JS, History, 1838–1856, vol. E-1, created 20 Aug. 1855–5 Apr. 1856; handwriting of Robert L. Campbell, , and Jonathan Grimshaw; 392 pages, plus 11 pages of addenda; CHL. This is the fifth volume of a six-volume manuscript history of the church. This fifth volume covers the period from 1 July 1843 to 30 Apr. 1844; the remaining five volumes, labeled A-1, B-1, C-1, D-1, and F-1, continue through 8 Aug. 1844.
History, 1838–1856, volume E-1, constitutes the fifth of six volumes documenting the life of Joseph Smith and the early years of the Church of Jesus Christ of Latter-day Saints. The series is also known as the Manuscript History of the Church and was originally published serially from 1842 to 1846 and 1851 to 1858 as the “History of Joseph Smith” in the Times and Seasons and Deseret News. This volume contains JS’s history from 1 July 1843 to 30 April 1844, and it was compiled in Utah Territory in the mid-1850s.
The material recorded in volume E-1 was initially compiled under the direction of church historian , who was JS’s cousin. Smith collaborated with in collecting material for the history and creating a set of draft notes that Smith dictated to Bullock and other clerks.
Robert L. Campbell, a recently returned missionary and member of the Historian’s Office staff, transcribed ’s notes into the volume along with the text of designated documents (such as letters and meeting minutes). The Church Historian’s Office journal entry for 2 May 1855 pinpoints the beginning of his work: “R. L. C. on Book D forenoon, afternoon began book E.” Campbell’s work on the volume apparently concluded on 5 April 1856; entries in the Historian’s Office journal indicate that he then moved on to other assignments while another clerk, Jonathan Grimshaw, began work on volume F-1, the last manuscript in the series. (Historian’s Office, Journal, 2 May 1855; 5 and 9 Apr. 1856.)
Volume E-1 contains 391 pages of primary text and 11 pages of addenda. The initial entry on page 1637 is a continuation of the 1 July 1843 entry that closed volume D-1. The final entry in volume E-1 is for 30 April 1844.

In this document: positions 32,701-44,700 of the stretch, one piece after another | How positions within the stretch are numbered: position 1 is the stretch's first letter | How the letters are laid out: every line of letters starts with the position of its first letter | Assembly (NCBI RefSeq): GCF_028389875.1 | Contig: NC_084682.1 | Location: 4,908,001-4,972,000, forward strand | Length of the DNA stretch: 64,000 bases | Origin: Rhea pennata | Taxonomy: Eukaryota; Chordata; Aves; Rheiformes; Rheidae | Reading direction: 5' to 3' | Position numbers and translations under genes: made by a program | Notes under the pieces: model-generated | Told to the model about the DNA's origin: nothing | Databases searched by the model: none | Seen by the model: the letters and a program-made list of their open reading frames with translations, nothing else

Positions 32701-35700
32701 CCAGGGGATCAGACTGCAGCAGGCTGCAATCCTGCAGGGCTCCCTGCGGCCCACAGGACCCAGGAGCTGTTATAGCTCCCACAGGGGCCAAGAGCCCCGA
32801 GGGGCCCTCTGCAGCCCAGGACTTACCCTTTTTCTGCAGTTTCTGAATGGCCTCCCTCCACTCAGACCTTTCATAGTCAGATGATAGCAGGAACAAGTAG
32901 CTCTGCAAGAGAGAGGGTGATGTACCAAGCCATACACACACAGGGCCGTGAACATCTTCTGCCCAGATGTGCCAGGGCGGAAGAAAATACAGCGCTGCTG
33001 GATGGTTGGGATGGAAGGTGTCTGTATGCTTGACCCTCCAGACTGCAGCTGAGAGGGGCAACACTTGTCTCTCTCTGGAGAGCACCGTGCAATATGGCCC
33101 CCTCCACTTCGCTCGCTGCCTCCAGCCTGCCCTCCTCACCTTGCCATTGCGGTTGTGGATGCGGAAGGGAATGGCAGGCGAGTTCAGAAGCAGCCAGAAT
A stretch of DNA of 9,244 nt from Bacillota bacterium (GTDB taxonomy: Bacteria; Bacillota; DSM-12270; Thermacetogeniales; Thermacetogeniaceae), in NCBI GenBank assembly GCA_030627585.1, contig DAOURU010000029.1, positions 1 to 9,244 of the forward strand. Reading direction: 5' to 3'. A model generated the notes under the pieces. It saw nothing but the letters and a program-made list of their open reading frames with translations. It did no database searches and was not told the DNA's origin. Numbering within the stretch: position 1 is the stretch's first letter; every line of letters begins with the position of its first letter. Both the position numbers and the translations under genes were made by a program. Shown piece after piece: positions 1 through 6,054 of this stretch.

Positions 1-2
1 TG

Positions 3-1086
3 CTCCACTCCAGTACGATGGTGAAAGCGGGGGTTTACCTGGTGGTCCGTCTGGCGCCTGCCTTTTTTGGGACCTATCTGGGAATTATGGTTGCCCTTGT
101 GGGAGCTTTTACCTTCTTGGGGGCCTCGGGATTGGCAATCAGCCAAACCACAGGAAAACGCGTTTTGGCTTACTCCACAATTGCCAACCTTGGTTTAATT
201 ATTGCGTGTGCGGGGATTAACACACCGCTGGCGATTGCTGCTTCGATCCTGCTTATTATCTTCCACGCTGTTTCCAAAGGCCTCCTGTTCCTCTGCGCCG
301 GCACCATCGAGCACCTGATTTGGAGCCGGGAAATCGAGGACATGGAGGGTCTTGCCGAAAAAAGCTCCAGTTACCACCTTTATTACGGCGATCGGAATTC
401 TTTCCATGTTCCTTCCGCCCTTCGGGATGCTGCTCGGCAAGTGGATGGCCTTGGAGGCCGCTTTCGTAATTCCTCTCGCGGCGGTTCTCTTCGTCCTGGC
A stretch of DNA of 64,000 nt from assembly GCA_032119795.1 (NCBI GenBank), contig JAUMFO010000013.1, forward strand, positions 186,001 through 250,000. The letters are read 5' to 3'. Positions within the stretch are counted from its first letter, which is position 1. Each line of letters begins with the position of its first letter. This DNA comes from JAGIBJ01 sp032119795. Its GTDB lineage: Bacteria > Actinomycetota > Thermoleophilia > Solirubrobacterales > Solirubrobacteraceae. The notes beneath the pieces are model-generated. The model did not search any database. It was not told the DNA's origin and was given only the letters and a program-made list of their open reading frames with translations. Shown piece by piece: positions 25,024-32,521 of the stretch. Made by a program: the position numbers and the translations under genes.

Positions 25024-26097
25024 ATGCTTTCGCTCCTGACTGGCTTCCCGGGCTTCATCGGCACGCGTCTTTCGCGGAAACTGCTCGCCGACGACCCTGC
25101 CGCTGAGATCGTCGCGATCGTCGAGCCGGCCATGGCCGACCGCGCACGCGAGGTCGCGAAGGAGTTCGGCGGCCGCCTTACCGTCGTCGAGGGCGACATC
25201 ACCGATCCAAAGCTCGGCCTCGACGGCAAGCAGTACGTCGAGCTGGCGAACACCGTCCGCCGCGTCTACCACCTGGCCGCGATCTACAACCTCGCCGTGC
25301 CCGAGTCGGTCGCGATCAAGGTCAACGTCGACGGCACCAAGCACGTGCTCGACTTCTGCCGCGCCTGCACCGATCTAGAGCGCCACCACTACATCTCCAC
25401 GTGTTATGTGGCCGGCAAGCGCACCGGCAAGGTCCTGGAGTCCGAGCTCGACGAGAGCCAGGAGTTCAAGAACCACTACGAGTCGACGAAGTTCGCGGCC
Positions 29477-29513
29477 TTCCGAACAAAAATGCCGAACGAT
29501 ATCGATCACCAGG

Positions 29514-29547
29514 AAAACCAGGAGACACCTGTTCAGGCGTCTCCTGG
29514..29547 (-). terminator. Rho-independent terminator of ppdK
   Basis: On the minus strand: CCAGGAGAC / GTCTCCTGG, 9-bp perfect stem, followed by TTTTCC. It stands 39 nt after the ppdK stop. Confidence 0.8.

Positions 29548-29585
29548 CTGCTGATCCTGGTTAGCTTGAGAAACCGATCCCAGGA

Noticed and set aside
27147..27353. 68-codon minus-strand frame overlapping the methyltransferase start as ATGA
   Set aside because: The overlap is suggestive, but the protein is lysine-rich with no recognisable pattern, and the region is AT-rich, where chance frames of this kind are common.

The 391 pages of volume E-1 document a crucial period of JS’s life and the history of the church. Important events recorded here include
• An account of JS’s 2 July 1843 meeting with several Pottawatamie chiefs.
• JS’s 4 July 1843 address regarding his recent arrest, the Legion, and Mormon voting practices.
• JS’s 12 July 1843 dictation of a revelation regarding eternal marriage, including the plurality of wives, in the presence of and .
• Dispatch of the first missionaries to the Pacific Islands on 20 September 1843, led by .
• JS’s 1 October 1843 announcement of ’s appointment to a mission to Russia.
• Minutes of a 6–9 October 1843 general conference inserted under the date of 9 October at which pled his case in regard to his 13 August 1843 disfellowshipment and was permitted to continue as counselor in the First Presidency.
• Text of JS’s appeal to the Green Mountain Boys of , inserted under the date of 29 November 1843.
• A 20 January 1844 entry that includes a poem by commemorating the presentation of two copies of the Book of Mormon to Queen Victoria and Prince Albert by .